In Dreams: A Unified Interpretation of Twin Peaks & Other Selected Works of David Lynch, by H Perry Horton (Books 2019, 7)


This is an incredible piece of work, about an incredible body of work.

I don’t recall how I heard about it. I think I saw a tweet, or something, thought it looked interesting, and instantly bought it because it was only a few quid on Kindle. It’s a huge book which tries — successfully, in my mind — to explain how the bulk of David Lynch’s creative works can be considered part of a single story, which Horton refers to as The Dream.

Now obviously Twin Peaks, Twin Peaks: Fire Walk With Me, and Twin Peaks: The Return are all part of the same story. As are the various spinoff books: Jennifer Lynch’s The Secret Diary of Laura Palmer and Scott Frost’s The Autobiography of FBI Special Agent Dale Cooper: My LIfe, My Tapes, from back around the time of the original broadcast; and Mark Frost’s more recent The Secret History of Twin Peaks and Twin Peaks: The Final Dossier, which I’ve written about here.

But Horton argues that the whole story gets kicked off in Eraserhead, and that Blue Velvet, Lost Highway, Mulholland Dr and Inland Empire are side stories related to the main branch. The overall story being about an eternal being, The Dreamer, who dreams reality into existence, and also creates another being, known as Jowday, or Judy, who becomes his adversary. BOB, the possessing spirit of the original Twin Peaks, is a creation of this entity, and the Black and White Lodges are the vanguards in the battle between the two beings.

Sure, on one level it’s just good vs evil, heaven & hell — “just,” I say, as if that wasn’t enough. But the sheer scope of it is astonishing. The eighteen hours of The Return has been hailed as an incredible masterpiece of visual storytelling. But when you include all that I’ve listed above, and three of Lynch’s paintings to boot — it must be one of the greatest — in terms of size, at least — creative works by a single visionary. True, it’s far from being by a single creator, but the vision behind it is solely or primarily Lynch’s, or that of Lynch and Mark Frost.

And even if the connections to the other films are just in Horton’s head (and, to be fair, those of others whose work he acknowledges): the obviously-connected stuff is still amazing, and the current work, Horton’s book that I’m writing about, is something a of a creative triumph itself.

One that is slightly marred by its self-published nature and obvious lack of an editor — there are a lot of typos — but a hugely impressive one nonetheless.

Though obviously it’s only for the very serious Twin Peaks fan.

In Dreams: A Unified Interpretation of Twin Peaks & Other Selected Works of David Lynch, by H Perry Horton (Books 2019, 7)

Twin Peaks: The Final Dossier by Mark Frost (Books 2018, 5)

I watched the new series of Twin Peaks in January, but haven’t got round to writing about it yet. In part, maybe, because I knew I wanted to read this. In part, because I want to watch it all again.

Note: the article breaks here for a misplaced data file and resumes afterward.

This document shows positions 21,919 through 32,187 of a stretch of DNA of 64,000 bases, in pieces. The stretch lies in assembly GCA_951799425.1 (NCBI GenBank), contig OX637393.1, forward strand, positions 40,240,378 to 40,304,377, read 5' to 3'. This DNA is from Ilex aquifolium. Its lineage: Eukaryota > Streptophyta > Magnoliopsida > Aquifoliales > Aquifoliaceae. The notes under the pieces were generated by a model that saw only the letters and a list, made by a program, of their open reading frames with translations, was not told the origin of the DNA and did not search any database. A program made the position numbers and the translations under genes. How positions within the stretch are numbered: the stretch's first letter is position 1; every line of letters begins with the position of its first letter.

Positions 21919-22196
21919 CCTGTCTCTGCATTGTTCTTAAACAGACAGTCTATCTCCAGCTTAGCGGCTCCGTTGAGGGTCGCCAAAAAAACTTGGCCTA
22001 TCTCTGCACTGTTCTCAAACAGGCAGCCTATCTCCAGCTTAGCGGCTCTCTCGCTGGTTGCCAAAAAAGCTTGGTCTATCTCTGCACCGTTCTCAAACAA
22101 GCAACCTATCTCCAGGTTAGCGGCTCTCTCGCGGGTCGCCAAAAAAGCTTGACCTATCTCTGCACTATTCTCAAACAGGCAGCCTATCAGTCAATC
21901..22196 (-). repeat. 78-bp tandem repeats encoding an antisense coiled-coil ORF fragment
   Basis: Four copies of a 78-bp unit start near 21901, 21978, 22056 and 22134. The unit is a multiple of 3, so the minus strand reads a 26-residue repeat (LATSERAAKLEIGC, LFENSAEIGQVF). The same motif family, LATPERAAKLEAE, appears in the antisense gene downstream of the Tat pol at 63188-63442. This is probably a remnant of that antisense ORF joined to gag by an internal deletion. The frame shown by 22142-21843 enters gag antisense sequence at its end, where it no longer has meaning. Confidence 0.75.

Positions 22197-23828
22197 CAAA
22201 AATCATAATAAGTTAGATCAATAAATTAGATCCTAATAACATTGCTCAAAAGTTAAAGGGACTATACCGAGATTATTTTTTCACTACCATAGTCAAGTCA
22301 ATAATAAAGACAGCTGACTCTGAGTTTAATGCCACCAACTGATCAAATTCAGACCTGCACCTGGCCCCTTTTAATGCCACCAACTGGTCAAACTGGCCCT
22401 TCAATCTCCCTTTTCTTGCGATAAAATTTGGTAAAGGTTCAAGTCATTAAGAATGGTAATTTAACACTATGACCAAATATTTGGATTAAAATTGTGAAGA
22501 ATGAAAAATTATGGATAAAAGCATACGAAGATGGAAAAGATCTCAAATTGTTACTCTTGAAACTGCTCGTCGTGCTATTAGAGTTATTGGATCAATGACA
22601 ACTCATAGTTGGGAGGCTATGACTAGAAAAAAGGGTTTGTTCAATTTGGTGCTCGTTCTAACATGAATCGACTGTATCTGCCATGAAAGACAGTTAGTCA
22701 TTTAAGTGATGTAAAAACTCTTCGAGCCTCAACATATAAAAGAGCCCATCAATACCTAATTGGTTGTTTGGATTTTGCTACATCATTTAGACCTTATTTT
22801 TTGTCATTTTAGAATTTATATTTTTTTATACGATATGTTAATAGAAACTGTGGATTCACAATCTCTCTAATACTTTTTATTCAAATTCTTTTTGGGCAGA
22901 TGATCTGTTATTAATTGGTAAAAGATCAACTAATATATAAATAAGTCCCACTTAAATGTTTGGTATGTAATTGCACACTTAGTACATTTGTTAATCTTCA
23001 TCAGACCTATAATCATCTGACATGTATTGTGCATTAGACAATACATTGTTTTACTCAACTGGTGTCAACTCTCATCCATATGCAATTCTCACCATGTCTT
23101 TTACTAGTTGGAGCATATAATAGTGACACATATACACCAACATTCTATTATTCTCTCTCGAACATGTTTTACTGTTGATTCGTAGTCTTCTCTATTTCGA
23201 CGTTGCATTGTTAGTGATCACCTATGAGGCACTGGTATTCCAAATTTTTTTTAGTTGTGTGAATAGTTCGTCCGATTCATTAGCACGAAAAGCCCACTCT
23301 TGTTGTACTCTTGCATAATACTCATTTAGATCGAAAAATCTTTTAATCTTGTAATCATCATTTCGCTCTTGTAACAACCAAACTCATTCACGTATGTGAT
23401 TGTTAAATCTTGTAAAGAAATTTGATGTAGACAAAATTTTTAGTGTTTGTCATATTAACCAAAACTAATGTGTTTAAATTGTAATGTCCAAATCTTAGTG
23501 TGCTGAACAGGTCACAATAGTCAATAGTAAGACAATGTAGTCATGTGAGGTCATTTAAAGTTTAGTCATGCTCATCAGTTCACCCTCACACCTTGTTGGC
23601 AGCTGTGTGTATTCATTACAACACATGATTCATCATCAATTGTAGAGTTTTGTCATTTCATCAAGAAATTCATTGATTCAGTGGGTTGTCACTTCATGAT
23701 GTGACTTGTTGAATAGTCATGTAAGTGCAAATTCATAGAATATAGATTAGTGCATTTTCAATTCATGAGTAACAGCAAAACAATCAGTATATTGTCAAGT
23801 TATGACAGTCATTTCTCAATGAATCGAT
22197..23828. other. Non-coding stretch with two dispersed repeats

The series was amazing: an incredible, beautiful, challenging piece of art. But, as always with Twin Peaks,1 there was the question at the back of my mind: is he using surrealism to raise real questions, to investigate mysteries, to raise our consciousness? Or is it just weirdness for weirdness’s sake?2

In the end I lean towards the former. Maybe the whole thing is like a zen koan: if a portal opens in Ghostwood Forest and no-one is there to see it, what will come through?

Anyway, addressing the book at hand, what we have is quite a short volume which is presented as being a report from FBI Special Agent Tamara Preston to Deputy Director Gordon Cole (played by Lynch himself in the show, of course). Its ostensible purpose is for her to summarise what she and the Bureau have learned from the events that the recent series covered, and some other offscreen investigations. It follows on from, and comments on, last year’s Secret History of Twin Peaks.

Much of it repeats what was in the series, but it does add detail and help to clarify some things. For example it’s probably not a spoiler to confirm that the girl in the 1950s in the glorious nightmare of episode 8 was, indeed, Sarah Palmer, as Warren Ellis has speculated. (It was in his newsletter, which doesn’t seem to have a public archive.)

But it also follows up on what happened to most of the characters from the the original series that we didn’t hear about in the new one, giving us much-needed closure. Or at least convincing us that the creators didn’t totally forget about Donna, for example. Along the way it does what the new series failed to do, in that it answers the question raised at the end of the original series: “How’s Annie?”

It’s worth reading, but it doesn’t remove the need for me to watch the whole new series again.


  1. And maybe with all of David Lynch’s work. []
  2. “Everybody’s wild at heart and weird on top.” []
Twin Peaks: The Final Dossier by Mark Frost (Books 2018, 5)